Although some researchers argue that the 1918 epidemic began elsewhere, in France in 1916 or China and Vietnam in 1917, many other studies show that the US originated. Australian immunologist and Nobel laureate Macfarlane Burnet, who spent much of his career studying influenza, concluded that the evidence was “compelling” that the disease began in the United States and spread to France and “The arrival of the American army.” Camp Funston was considered the site of the outbreak until my historical research, published in 2004, pointed to the first outbreak in Haskell County.

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Wherever it started, the epidemic lasted only 15 months but was the deadliest disease in human history, killing between 50 and 100 million people worldwide, according to the most cited research. It is unlikely that an exact global population could be determined, as there were no proper records in most of the world at the time. But it is clear that the epidemic killed more people in one year than AIDS killed in 40 years, than bubonic plague killed in 100 years.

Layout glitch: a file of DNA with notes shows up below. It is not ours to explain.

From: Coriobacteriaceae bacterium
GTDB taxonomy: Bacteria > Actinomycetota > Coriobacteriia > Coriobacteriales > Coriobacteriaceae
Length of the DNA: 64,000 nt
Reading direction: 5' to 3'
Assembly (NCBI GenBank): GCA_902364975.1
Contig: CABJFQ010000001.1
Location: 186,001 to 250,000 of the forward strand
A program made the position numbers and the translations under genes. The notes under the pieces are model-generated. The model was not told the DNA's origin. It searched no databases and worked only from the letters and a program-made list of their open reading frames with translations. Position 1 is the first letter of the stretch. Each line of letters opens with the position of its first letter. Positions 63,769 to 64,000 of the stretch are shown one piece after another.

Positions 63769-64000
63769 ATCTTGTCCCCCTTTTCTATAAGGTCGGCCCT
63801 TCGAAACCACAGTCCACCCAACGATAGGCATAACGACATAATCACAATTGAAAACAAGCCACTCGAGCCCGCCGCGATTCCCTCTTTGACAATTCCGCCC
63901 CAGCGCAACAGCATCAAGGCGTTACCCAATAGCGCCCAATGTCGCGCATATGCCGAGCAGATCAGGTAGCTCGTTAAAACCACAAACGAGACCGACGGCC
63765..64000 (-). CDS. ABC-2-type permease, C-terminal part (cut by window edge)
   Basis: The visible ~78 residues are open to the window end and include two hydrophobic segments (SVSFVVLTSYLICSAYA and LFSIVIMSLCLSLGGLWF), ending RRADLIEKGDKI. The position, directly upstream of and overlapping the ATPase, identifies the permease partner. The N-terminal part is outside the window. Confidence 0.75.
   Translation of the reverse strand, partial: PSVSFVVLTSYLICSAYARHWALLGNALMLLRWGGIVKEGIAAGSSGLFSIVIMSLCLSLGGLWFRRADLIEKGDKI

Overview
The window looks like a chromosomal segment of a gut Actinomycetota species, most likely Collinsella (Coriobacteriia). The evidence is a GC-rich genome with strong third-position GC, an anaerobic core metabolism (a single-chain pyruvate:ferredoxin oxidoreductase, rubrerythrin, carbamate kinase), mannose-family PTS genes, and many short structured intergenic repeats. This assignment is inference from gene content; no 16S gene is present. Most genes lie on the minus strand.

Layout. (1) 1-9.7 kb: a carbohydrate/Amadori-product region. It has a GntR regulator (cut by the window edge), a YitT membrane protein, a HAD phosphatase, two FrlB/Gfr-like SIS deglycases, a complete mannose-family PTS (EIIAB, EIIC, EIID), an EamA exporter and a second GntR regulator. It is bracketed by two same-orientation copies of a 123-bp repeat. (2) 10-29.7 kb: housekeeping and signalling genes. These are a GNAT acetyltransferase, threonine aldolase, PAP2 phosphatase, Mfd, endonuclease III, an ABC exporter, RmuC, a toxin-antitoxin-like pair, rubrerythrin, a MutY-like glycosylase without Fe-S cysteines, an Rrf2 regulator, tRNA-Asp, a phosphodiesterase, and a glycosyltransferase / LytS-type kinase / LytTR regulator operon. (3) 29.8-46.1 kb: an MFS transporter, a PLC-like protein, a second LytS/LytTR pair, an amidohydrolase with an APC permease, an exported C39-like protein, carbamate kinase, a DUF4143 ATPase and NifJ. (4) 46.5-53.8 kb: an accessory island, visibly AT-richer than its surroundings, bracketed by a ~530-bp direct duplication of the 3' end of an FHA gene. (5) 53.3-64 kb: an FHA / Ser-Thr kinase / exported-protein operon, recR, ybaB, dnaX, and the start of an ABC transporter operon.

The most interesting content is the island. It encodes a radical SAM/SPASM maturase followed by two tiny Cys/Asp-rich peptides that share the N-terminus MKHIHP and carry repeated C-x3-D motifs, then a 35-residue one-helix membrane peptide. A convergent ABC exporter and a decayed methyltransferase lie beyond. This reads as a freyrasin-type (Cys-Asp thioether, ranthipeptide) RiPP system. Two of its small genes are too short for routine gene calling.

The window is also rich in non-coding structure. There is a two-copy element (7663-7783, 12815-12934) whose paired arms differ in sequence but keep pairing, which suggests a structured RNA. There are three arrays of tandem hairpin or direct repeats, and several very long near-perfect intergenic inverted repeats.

By 1918, medicine had become modern; some scientists still believe that “miasma” is responsible for the spread of influenza. With the advances in medicine since then, the common people have become interested in influenza. Today, we worry about Ebola or Zika or MERS or other rare viruses, not diseases that are often confused with the common cold. This is a mistake.

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It is argued that we are as vulnerable—or more vulnerable—to another disease than we were in 1918. Today, public health experts and -influenza is often considered the most dangerous “emerging” health threat we face. Last year, when he left his post as director of the Centers for Disease Control and Prevention, Tom Frieden asked him what scared him the most, what kept him up at night. “The biggest concern is always about the pandemic of influenza… [It] is really the worst case scenario.” As a result, the tragic events that happened 100 years ago have a sense of urgency—especially since the most important lessons to be learned from the disaster have not been understood.